IBM research was founded - I think the name IBM Research Division was created in 1956 or 1957, but there was a research activity before but a very, very small one or two people. But when they created this activity it was very shortly before Sputnik went up, and suddenly everybody in the US or anywhere in the world who had a good degree from a good school and looked good had more offers than they could even want to hear. Bell Laboratories was growing by the day, MIT, everybody was growing. At that point IBM came on the scene under what were actually extraordinarily unfavourable circumstances. IBM was for all practical purposes founded by Thomas J Watson Senior who was the present chairman until approximately 1950; then his son, Thomas J Watson Junior replaced him in various ways as president and as chairman. The passage from one to the other was quite an interesting phenomenon, which is well documented in Thomas Watson Jnr's autobiography, but it is not part of my story. He then found himself having an army of very successful salesman, a way of handling business, but the technology was changing totally. Before the technology consisted in mechanical machines that usually just lasted forever. IBM's was more like sewing machines by Singer or Lakers, or Mercedes cars of the classic period: they went on and on and on, but they were not sophisticated in any real sense, they were just very well built, and everybody knew that their time was up and IBM had to become an electronics company. So an effort was made, to replace them and it was growing also, - to fill this very successful structure with people totally different from the previous people. Whereas before they were having college degree meant to be from local colleges or maybe from the Rencil (?) Technical Institute, which is a very good engineering school in Upper New York State, but they never even thought of having MIT or Caltech or Stanford or whatever graduates. They're too sophisticated. Suddenly, they became necessary, and a very brilliant man was put in charge of that. Again in Thomas Watson Jnr's autobiography, he describes how lucky he was to get this man to do it, because he had first followed, well, "Central Casting". The dean of some engineering school, who was very personable and so on, was chosen as Director of Research at IBM, and then someone told him that this dean was going to fail because he had not been at any of the crucial places during the war: he was not at Los Alamos, he was not at the Rad Lab, he wasn't at Washington; and that in order for this extraordinary change that IBM was being subjected to - to succeed - one needed somebody who knew everybody. And Emanuel Piore was chosen. Now I knew Piore reasonably well and every so often he would say modestly, "When I created NSF?" "When I created the Office of Naval Research?" This man during the war had been one of the leaders of research, and he made the Office of Naval Research become an agency for research. He was the one who founded the philosophy and the powerful National Science Foundation. The third of his great achievements was the IBM Research Centre. Now it became very clear very shortly after I was there that it was a place of total disorder - I wouldn't say chaos; chaos can have order in it - well, maybe it was chaos! The main idea was very difficult to gather, but then Piore called meetings of staff and said, "Look, I'm told that you people wonder why we got you in here. There's no secret. I'm going to tell you. There's no secret." And so he went on saying that "we need endless numbers of engineers, bright people, we need endless number of people to staff all these structures that are just empty, and, well, we are going to offer all of you very good conditions for applied research. Many of you think that you would like to spend your life finishing their thesis and competing with your Ph.D. adviser, but in fact there can be an easier life with better rewards." Then he proceeded by saying that IBM also needed a research centre proper and because we're isolated we had to do many things which otherwise would have been sort of borrowed from neighbouring institutions, those that IBM could afford to have, well, either he said a few, or several, or some great scientists, at IBM had a way of having deadwood not interfere with the functioning of the institution. The man was Mr. Shrewdness in person, he was a very brilliant fellow. At that point I realised that I could escape, by staying at IBM, this difficulty- am I a mathematician because my degree says so? Am I an engineer because I'm interested in things? Am I a social scientist because I don't think there's a difference between the turbulence in stock markets in terms of unpredictability? At IBM I wouldn't have to worry about that. The names of departments were totally strange and totally meaningless, so it looked like a promising situation for a short time. As it turned out I was going to spend thirty-five years and twelve days at IBM, almost from the beginning to the day when IBM decided that successful research was no longer going to be carried on in that division. I think that this was a great fortune, because the kind of uncertainty, the kind of lack of 'fitting', the kind of personal exclusion from all kinds of negatism about what I was doing did not have to apply there.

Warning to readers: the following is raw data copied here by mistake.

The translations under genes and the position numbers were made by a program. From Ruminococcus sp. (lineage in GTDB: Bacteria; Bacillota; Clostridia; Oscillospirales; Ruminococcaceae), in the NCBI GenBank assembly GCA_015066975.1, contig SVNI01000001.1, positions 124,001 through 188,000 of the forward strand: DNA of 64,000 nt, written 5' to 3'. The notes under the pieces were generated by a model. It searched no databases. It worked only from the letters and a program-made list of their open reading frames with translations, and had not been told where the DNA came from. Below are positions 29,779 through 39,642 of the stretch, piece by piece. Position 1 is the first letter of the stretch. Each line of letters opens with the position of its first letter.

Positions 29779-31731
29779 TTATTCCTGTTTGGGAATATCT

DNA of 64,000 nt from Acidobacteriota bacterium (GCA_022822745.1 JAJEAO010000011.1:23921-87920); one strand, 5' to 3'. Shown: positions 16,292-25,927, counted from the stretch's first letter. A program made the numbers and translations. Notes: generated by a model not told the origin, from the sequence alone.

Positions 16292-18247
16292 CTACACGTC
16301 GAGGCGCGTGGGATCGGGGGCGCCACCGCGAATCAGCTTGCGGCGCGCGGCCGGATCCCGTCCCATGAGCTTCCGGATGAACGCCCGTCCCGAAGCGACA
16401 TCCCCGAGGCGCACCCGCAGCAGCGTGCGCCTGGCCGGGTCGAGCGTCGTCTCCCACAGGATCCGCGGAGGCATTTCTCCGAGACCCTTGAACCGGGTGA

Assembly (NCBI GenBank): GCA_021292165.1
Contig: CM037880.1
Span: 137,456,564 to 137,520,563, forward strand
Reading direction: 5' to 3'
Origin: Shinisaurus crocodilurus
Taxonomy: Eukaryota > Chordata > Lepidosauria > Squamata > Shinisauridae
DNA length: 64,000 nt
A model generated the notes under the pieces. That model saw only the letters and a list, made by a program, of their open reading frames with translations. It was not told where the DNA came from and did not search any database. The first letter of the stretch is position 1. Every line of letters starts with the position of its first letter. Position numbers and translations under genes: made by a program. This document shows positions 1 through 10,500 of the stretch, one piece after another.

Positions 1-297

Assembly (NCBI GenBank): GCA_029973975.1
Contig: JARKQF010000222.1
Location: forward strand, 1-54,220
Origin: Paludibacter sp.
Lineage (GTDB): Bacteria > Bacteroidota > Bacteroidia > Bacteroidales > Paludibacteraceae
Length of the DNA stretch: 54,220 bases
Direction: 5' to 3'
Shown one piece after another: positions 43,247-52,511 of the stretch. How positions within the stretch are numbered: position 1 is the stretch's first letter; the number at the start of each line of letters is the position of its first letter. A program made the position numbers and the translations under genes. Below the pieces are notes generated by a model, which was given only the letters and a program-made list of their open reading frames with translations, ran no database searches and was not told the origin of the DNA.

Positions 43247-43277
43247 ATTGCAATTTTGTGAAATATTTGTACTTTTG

Benoît Mandelbrot (1924-2010) discovered his ability to think about mathematics in images while working with the French Resistance during the Second World War, and is famous for his work on fractal geometry - the maths of the shapes found in nature.
Title: IBM: background and policies
Bernard Sapoval is Research Director at C.N.R.S. Since 1983 his work has focused on the physics of fractals and irregular systems and structures and properties in general. The main themes are the fractal structure of diffusion fronts, the concept of percolation in a gradient, random walks in a probability gradient as a method to calculate the threshold of percolation in two dimensions, the concept of intercalation and invasion noise, observed, for example, in the absorbance of a liquid in a porous substance, prediction of the fractal dimension of certain corrosion figures, the possibility of increasing sharpness in fuzzy images by a numerical analysis using the concept of percolation in a gradient, calculation of the way a fractal model will respond to external stimulus and the correspondence between the electrochemical response of an irregular electrode and the absorbance of a membrane of the same geometry.
Daniel Zajdenweber is a Professor at the College of Economics, University of Paris.
6 minutes, 51 seconds
Date story recorded:
Date story went live:
24 January 2008